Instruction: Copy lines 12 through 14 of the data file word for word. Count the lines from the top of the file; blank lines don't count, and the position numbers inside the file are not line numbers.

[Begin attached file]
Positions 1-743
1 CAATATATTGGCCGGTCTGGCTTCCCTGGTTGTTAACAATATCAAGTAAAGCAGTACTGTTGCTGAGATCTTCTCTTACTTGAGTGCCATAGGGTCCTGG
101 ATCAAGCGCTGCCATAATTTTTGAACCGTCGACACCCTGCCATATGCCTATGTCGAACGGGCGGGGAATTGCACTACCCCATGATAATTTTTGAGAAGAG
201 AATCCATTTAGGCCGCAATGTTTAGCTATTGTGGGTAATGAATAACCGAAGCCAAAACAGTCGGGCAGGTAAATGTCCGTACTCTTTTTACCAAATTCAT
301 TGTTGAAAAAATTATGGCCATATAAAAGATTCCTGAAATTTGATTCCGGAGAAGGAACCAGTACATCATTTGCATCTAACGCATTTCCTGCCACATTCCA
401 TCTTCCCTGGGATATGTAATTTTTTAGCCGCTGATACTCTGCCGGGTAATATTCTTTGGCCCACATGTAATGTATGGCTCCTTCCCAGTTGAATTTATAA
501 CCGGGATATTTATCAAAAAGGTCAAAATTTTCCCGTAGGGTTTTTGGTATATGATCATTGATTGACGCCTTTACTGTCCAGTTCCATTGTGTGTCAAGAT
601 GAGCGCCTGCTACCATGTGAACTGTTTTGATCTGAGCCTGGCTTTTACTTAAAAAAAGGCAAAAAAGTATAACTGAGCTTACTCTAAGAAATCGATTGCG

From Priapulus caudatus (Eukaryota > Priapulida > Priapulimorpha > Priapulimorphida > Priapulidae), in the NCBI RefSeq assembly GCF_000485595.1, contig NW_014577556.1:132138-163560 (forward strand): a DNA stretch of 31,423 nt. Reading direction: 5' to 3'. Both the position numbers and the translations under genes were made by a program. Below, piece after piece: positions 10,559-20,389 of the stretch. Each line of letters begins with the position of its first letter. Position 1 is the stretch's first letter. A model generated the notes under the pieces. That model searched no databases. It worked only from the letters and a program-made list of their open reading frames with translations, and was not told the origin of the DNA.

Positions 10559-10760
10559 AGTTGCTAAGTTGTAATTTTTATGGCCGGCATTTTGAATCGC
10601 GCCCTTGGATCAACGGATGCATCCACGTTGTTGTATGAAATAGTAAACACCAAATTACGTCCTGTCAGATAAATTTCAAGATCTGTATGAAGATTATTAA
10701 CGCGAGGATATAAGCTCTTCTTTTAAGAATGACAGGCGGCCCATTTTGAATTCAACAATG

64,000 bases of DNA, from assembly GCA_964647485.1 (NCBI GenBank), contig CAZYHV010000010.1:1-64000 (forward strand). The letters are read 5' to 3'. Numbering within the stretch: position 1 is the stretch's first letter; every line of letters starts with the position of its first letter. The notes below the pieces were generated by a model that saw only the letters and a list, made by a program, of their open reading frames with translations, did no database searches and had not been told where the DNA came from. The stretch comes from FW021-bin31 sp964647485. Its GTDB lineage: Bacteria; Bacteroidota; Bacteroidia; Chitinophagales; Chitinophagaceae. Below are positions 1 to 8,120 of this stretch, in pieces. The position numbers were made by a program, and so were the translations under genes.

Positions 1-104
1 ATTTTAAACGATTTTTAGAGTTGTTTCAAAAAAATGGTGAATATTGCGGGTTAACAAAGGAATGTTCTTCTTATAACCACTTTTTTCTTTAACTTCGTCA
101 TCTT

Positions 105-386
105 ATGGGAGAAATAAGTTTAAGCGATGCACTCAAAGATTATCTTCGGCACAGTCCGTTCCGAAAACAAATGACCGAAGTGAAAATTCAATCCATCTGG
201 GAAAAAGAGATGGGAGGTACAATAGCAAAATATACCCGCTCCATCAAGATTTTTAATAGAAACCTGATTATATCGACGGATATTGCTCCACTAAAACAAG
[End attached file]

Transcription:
10601 GCCCTTGGATCAACGGATGCATCCACGTTGTTGTATGAAATAGTAAACACCAAATTACGTCCTGTCAGATAAATTTCAAGATCTGTATGAAGATTATTAA
10701 CGCGAGGATATAAGCTCTTCTTTTAAGAATGACAGGCGGCCCATTTTGAATTCAACAATG

64,000 bases of DNA, from assembly GCA_964647485.1 (NCBI GenBank), contig CAZYHV010000010.1:1-64000 (forward strand). The letters are read 5' to 3'. Numbering within the stretch: position 1 is the stretch's first letter; every line of letters starts with the position of its first letter. The notes below the pieces were generated by a model that saw only the letters and a list, made by a program, of their open reading frames with translations, did no database searches and had not been told where the DNA came from. The stretch comes from FW021-bin31 sp964647485. Its GTDB lineage: Bacteria; Bacteroidota; Bacteroidia; Chitinophagales; Chitinophagaceae. Below are positions 1 to 8,120 of this stretch, in pieces. The position numbers were made by a program, and so were the translations under genes.